March has been an incredibly busy month for the Southbank Centre Gamelan Programme. In addition to numerous schools workshops and courses at the Royal Festival Hall, our touring gamelan has been busy with a number of outreach projects as part of our ‘Foster A Dragon’ scheme.

On 11 March, Southbank Gamelan Players – ensemble in residence at Southbank Centre – and dancer Ni Made Pujawati travelled to Portsmouth Guildhall to perform for 600 school pupils, students and members of the public. This was a concert to launch a new World Music Series in partnership with Portsmouth University and the Portsmouth Cultural Trust. This was followed by two participatory workshops which were a great success.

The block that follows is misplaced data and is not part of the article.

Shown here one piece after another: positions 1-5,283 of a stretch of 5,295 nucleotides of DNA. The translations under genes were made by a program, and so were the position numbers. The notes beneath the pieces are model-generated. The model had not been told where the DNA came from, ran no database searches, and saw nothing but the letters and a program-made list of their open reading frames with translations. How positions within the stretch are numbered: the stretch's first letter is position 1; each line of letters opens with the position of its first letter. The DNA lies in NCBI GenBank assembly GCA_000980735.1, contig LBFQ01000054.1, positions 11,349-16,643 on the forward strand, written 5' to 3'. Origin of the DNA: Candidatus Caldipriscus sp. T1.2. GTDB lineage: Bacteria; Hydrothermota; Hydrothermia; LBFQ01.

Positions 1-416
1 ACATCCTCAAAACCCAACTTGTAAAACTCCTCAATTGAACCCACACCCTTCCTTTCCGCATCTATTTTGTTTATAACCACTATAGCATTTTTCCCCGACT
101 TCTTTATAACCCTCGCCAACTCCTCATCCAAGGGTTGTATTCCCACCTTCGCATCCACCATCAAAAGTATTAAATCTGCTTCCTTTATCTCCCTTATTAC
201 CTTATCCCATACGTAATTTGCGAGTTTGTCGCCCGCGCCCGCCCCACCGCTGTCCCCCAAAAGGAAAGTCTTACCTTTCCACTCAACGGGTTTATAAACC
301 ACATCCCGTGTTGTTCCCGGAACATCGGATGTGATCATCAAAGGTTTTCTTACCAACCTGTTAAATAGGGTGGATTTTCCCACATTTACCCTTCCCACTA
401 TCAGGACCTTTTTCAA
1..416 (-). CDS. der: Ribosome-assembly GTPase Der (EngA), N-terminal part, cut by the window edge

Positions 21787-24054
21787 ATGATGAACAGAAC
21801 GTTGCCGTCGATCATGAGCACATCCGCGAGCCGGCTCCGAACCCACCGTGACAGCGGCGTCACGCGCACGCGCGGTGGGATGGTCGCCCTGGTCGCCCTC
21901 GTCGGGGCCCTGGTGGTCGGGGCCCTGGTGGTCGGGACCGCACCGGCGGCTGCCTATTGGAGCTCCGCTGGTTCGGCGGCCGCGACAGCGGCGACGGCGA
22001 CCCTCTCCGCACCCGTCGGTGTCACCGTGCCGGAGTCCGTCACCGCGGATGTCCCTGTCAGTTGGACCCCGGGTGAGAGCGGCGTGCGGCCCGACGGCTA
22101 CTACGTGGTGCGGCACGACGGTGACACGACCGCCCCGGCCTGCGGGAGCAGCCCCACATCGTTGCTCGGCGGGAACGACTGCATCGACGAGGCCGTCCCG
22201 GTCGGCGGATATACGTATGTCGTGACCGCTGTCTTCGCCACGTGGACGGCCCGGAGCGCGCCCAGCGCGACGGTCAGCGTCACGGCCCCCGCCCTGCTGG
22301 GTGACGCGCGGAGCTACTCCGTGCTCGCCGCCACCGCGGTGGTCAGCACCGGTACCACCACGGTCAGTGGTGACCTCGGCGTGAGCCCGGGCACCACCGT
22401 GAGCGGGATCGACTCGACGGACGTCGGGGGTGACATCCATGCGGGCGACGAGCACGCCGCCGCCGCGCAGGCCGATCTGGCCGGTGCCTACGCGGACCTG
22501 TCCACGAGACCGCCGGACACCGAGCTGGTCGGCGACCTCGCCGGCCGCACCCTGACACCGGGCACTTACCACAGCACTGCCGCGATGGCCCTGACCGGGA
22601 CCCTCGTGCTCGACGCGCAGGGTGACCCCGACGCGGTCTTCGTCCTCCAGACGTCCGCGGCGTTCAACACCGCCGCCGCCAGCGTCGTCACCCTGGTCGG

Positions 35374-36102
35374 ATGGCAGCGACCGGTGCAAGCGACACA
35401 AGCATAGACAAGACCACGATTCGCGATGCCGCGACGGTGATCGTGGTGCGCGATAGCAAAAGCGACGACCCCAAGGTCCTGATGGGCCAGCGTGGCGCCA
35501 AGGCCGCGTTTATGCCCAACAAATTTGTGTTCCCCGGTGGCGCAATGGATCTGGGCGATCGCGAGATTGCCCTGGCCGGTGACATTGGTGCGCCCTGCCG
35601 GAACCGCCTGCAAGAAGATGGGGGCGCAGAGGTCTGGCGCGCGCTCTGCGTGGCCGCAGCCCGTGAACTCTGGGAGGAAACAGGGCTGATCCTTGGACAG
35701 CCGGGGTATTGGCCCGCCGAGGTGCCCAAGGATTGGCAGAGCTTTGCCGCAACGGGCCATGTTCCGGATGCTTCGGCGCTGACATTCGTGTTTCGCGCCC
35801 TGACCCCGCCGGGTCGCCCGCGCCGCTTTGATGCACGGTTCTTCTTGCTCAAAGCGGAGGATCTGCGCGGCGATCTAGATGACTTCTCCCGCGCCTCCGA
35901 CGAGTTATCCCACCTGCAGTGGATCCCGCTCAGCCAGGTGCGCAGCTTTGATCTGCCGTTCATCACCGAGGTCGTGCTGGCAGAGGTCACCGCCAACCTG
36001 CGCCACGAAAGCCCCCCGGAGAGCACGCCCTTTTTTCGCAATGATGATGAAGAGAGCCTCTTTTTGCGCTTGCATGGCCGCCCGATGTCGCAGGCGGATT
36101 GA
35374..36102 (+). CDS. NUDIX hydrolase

Gamelan in the News 26 March 2015 11029562_789337221143069_7125627273698086058_o

On 12th March, 34 year 7 pupils performed on the gamelan at Sedgehill School as part of Lewisham Live! The gamelan at Sedgehill School has been lying dormant for a number of years, however, with the help of Southbank Centre gamelan tutor David McKenny, Sedgehill School and the Lewisham Music Hub, it was brought to life for a number of weeks culminating in a great performance! Well done to all involved!

Gamelan is a great tool with which to promote happiness and well-being. on 23rd March, Southbank Gamelan Players took the gamelan into St. Thomas’ Hospital, London, to perform as part of a free recital series organised by BREATHE Arts Health Research and The St. Thomas’ Hospital trust. This was a performance for patients, staff and visitors to the hospital and a chance to relax to the mesmerising sounds of the gamelan over the lunch hour. We had a warm and engaged audience and the acoustics were ideal for the gamelan.